Following the delivery of the expedition cruise vessel "Hondius" in 2019, Oceanwide Expeditions ordered a second vessel from Croatian shipyard Brodosplit. Brodosplit is one of the most important ship builders in the Balkans with a broad portfolio of different kinds of vessels.
SCHOTTEL has been selected again to supply highly reliable main and auxiliary propulsion units. "Hondius" and its sister vessel "Janssonius" are said to be the first vessels in the world to be built according to the “LR PC6” class, which meets the latest Lloyd’s Register requirements for "Polar Class 6" vessels.
SCHOTTEL propulsion package
The main propulsion system of the "Janssonius" will include a SCHOTTEL Controllable Pitch Propeller type SCP 109 4-XG (4,260 kW) with a propeller diameter of 3.6 metres. The SCP will be ice-strengthened according to Polar Class 6. One SCHOTTEL Transverse Thruster type STT 1 CP (440 kW) at the bow and one Transverse Thruster type STT 2 CP (500 kW) at the stern will provide maximum manoeuvrability.
The propulsion system will be powered by two diesel engines delivering 4,260 kW, enabling a service speed of up to 15 knots. A twin-in single-out gearbox will enable the main propulsion units to achieve propeller speeds of 160 rpm.
Less noise, more comfort
For cruise vessels, comfort on board is crucial, which means propulsion systems with low noise and vibration levels. Thanks to the chosen SCHOTTEL solutions, this will be achieved. In addition, the robustness of the systems ensures a long service life as well as high reliability and maximum propulsion efficiency.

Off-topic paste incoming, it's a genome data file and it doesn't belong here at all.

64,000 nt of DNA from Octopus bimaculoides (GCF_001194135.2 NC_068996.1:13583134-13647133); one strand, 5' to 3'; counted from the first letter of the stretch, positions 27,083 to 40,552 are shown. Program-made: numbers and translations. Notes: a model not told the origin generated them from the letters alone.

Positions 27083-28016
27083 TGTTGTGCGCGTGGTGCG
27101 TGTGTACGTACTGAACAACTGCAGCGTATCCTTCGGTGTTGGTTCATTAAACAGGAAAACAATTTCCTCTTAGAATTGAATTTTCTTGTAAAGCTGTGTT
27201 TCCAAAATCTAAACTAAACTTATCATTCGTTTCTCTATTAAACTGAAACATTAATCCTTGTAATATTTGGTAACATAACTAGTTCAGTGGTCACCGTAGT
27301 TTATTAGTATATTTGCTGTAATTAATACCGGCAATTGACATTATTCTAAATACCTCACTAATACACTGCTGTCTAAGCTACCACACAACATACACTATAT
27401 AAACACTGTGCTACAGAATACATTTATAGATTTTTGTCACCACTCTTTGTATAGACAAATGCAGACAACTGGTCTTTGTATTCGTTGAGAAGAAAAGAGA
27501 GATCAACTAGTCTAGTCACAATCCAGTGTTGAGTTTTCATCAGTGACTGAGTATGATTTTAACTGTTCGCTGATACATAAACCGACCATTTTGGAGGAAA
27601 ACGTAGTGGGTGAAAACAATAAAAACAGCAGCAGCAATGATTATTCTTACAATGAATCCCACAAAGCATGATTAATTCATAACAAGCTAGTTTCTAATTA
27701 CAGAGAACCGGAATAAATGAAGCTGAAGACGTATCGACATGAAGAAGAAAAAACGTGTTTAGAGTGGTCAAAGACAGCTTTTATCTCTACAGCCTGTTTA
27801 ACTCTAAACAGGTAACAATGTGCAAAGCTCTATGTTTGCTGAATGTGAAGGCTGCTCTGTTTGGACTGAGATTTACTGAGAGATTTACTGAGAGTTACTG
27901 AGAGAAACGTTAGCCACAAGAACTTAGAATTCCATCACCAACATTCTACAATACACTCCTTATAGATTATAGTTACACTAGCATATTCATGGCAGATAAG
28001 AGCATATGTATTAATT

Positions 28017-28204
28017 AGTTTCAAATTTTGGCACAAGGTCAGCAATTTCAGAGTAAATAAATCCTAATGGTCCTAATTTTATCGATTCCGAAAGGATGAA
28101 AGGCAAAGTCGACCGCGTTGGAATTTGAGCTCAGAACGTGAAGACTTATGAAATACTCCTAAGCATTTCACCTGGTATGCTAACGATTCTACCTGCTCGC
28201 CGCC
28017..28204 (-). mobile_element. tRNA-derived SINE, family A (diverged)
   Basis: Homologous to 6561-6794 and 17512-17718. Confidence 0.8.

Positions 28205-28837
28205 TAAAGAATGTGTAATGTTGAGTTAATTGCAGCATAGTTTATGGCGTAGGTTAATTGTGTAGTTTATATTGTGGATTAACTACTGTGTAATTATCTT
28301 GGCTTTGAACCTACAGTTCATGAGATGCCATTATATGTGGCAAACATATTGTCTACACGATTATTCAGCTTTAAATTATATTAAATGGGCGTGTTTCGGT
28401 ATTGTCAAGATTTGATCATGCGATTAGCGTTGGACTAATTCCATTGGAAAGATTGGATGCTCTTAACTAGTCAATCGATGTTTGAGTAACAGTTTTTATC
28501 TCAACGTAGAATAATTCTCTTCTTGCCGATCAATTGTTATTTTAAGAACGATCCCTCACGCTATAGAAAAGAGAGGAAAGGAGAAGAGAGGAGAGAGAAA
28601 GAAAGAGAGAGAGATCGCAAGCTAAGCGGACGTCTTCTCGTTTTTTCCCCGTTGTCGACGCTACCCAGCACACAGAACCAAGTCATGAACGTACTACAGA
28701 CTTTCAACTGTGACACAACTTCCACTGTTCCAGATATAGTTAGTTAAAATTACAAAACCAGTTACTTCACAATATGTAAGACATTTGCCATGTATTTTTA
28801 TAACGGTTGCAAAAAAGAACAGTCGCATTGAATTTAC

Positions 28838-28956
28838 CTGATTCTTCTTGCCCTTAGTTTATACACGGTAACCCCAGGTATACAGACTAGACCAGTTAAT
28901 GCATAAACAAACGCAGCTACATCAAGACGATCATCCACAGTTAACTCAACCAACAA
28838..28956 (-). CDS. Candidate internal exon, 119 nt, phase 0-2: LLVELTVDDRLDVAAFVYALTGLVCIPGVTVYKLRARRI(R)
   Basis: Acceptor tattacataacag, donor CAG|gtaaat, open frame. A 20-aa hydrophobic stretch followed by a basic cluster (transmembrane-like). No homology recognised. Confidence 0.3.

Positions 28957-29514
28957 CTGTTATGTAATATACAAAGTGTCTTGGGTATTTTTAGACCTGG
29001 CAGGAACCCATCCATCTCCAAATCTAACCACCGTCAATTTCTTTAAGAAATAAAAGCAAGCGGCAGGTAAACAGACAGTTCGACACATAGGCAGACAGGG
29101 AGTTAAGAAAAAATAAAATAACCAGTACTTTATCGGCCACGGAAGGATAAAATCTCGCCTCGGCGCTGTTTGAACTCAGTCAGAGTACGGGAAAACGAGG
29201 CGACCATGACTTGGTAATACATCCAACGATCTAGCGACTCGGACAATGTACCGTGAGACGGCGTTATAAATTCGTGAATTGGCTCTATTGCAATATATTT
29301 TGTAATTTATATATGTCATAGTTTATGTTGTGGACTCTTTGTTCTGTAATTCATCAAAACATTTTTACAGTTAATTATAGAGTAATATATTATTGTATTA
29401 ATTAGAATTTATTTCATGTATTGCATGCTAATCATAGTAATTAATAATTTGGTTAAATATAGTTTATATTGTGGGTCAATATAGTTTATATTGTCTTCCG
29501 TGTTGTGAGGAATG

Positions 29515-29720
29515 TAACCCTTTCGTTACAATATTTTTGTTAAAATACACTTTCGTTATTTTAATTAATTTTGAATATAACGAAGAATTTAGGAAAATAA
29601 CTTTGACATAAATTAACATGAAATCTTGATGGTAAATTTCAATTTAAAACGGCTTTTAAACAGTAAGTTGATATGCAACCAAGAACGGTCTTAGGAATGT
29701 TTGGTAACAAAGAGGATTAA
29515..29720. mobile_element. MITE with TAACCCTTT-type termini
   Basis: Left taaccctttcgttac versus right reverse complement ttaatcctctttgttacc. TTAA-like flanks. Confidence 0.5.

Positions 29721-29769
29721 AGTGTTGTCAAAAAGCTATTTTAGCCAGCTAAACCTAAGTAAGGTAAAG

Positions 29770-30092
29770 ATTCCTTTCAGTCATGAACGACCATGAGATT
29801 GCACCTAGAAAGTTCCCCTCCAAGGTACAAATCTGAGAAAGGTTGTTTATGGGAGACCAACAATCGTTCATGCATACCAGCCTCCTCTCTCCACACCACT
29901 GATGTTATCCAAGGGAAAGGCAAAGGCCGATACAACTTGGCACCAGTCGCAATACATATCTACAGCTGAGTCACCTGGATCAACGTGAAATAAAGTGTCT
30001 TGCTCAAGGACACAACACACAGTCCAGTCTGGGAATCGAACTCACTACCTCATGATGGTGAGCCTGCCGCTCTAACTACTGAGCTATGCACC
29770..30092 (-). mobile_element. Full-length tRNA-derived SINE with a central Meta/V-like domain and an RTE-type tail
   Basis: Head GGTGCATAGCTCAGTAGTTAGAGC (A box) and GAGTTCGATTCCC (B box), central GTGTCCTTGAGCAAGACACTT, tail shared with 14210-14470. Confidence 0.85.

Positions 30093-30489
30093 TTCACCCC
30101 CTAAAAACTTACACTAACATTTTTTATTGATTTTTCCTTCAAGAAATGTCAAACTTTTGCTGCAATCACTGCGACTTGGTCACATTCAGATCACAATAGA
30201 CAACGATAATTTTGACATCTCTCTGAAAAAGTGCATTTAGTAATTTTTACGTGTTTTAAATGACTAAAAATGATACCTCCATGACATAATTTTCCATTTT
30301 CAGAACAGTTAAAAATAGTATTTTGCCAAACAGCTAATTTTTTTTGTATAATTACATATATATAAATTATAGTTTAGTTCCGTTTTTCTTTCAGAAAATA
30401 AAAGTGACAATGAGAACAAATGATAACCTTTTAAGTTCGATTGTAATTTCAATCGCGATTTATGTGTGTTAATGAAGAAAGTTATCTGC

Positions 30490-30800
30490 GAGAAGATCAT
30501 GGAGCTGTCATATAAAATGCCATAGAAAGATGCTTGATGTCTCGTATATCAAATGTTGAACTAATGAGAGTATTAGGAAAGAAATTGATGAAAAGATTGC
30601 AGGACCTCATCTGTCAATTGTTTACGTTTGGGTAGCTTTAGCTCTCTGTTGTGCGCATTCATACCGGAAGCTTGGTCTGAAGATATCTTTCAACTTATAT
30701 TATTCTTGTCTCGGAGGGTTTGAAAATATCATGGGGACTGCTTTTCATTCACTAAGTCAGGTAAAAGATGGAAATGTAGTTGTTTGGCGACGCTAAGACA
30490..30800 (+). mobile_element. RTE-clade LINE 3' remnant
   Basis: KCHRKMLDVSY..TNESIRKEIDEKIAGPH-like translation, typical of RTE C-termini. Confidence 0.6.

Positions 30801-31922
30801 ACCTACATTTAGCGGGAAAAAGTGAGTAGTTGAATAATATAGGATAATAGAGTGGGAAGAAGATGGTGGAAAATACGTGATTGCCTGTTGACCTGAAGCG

In challenging areas in particular, special demands are placed on the propulsion systems. This is where SCHOTTEL’s years of experience in the field of ice management come in. Today, SCHOTTEL offers a series of ice-strengthened propulsion systems.
Like the "Hondius", "Janssonius" will come equipped with a number of advanced systems and features specifically designed for safe, swift, and flexible polar voyages throughout the Arctic, Antarctica, and the sub-Antarctic. Accordingly, it will have a protected indoor Zodiac loading area that can also be used for sea-based activities such as kayaking. Two separate gangways will further facilitate ship-to-shore operations.
"Janssonius", named after an historic Dutch cartographer, will measure 107.6 metres in length and have a beam of 17.6 metres. The newbuild will be able to accommodate 196 passengers in 85 cabins, taken care of by 70 crew members.
The delivery of the new vessel is scheduled for the end of 2021.